New answers tagged prepositions
So, is it correct to use "von" (and not "aus") in yes it is Is the change of preposition due to "dort"? that's the point. Changing from "Niederlande" to "dort" changes the preposition from "aus" to "von".
Only "an der" is correct unless you're not teaching at this university, then you would work "für die"university. If you would say, I work "bei der" university, then you'd only work nearby."In der" would be correct but it's pretty outdated to say.
All of an der, bei der, in der and für die are acceptable with arbeiten. One might tend to prefer an for professors. (Just as Crissov said in the comments)
The genitive forms of the pronouns are "meiner", "deiner", "seiner", "ihrer", "seiner", "unser", "euer", "ihrer", so it's "anstatt seiner". Note, however, that all the genitive forms are relatively uncommon in colloquial speech.
I think you have (at least) three possibilities here: You take the genitive of the personal pronoun (male, singular) which is seiner: Anstatt seiner habe ich sie gewählt. Since nobody uses the genitive form seiner in every-day speech, you can use the dative form ihm; my guess is that is the most common version but prescriptivists won't like it: Anstatt ...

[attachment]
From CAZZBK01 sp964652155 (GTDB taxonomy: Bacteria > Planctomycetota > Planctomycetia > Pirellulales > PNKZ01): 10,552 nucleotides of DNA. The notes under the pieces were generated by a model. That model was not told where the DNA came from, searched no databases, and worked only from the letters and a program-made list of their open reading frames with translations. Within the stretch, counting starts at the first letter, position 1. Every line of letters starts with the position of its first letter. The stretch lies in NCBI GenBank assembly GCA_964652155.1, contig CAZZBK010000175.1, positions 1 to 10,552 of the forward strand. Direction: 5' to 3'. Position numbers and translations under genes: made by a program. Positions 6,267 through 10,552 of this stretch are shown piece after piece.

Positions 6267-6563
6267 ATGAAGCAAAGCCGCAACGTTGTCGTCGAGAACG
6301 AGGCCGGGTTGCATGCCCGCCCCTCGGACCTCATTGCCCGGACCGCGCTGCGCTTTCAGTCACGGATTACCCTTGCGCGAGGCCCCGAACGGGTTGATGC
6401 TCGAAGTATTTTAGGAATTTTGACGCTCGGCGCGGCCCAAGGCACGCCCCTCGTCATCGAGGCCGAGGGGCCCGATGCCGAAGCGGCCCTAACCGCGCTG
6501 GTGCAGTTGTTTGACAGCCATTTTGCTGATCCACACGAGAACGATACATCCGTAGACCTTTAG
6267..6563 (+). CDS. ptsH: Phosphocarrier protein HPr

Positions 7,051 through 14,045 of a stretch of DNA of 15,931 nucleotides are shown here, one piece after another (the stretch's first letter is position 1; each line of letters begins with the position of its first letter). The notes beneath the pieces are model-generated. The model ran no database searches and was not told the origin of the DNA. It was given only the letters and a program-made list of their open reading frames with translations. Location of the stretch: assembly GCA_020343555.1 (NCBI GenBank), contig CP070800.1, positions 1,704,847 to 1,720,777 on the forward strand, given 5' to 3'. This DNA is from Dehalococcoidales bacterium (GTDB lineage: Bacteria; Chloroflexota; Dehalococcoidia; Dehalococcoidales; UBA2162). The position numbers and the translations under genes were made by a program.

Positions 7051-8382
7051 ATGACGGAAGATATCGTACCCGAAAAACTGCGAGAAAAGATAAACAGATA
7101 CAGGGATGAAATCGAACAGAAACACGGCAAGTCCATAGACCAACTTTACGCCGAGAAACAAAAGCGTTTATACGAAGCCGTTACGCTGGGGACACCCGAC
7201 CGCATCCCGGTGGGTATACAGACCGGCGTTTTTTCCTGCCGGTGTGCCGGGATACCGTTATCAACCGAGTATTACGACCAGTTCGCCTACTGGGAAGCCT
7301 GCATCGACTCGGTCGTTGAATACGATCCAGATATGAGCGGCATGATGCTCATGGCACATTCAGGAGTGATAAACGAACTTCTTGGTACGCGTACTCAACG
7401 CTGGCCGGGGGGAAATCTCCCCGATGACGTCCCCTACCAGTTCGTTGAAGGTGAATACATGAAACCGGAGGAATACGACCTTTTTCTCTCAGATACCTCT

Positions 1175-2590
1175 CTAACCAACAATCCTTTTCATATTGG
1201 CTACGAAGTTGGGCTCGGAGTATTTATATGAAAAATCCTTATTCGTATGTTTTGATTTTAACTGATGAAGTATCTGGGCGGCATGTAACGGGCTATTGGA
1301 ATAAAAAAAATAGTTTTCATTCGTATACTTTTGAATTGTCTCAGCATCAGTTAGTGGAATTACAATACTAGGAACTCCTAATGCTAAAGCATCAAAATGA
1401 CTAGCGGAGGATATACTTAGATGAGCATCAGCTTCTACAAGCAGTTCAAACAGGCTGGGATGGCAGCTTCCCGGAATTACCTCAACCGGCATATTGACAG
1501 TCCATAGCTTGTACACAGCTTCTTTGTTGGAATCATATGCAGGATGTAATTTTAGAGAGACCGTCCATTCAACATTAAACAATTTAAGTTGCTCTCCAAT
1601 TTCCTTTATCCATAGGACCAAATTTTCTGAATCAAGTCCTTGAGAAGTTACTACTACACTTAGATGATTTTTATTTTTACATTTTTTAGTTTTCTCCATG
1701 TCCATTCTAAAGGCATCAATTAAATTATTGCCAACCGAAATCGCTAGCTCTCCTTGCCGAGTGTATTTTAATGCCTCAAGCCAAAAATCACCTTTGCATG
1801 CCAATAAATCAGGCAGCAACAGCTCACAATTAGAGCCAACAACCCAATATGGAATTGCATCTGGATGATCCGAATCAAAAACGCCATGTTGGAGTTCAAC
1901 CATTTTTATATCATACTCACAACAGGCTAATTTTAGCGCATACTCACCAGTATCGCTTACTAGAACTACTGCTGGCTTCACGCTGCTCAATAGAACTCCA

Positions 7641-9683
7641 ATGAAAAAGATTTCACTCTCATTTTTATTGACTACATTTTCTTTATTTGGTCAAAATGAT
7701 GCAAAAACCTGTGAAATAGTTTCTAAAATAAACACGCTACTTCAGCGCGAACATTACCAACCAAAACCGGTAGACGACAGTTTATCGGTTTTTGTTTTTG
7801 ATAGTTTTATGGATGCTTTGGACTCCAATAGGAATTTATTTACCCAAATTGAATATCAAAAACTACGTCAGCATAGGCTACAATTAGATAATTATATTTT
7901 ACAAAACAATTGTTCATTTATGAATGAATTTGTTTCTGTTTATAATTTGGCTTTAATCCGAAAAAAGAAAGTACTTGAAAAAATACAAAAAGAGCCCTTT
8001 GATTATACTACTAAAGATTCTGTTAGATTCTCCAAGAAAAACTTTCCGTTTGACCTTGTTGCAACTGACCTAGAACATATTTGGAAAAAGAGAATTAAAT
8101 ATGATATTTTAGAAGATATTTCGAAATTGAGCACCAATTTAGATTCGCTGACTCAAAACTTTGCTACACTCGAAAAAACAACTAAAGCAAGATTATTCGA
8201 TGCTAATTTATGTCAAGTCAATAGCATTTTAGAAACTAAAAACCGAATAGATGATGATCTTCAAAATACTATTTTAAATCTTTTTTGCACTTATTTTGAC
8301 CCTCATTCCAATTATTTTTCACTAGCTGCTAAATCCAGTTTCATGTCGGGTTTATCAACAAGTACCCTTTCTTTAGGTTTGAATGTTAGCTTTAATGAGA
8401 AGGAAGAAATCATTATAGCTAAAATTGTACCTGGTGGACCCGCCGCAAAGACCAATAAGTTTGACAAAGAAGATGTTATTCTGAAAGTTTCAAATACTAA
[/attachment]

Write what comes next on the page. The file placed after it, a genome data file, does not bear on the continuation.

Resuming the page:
'Jenseits' can also mean 'beyond': 'Jenseits von Gut und Böse' => "Beyond Good and Evil', so I'd go with "beyond thought, wisdom hums" for your translation.
I believe your translation is pretty straight forward. To try to translate it differently might add complications that are not necessary and could eventually even cloud the meaning of what you try to say. The only correction I have is to remove the comma. Unless I am mistaken, in German you wouldn't put a comma there (see here: ...
The position of "nicht" (in the second example) is correct. However, the third example sentence is grammatically incorrect. It should read: Ich habe es dir nicht sagen mögen.
The meaning of the phrase is, as LiGe already said, "millions of ransom". The preposition "an" has a lot of functions. One of them is to combine a noun that describes some undetermined quantity with an object: Mangel an Lebensmitteln (example mentioned in the Duden) Überfluß an Zeit Reichtum an Rohstoffen These phrases are translated with "of": ...
Normally I think one would say "Millionen Lösegeld" as in "Millionen Sterne". Sometimes, as in your example, you can find "an" or even "von" (I think) between number and the following noun comparable to English "of". I think it is colloquial language of some speakers, I wouldn't consider it standard language.
It is comparable to millions of ransom von would also be possible but sounds a bit weird.
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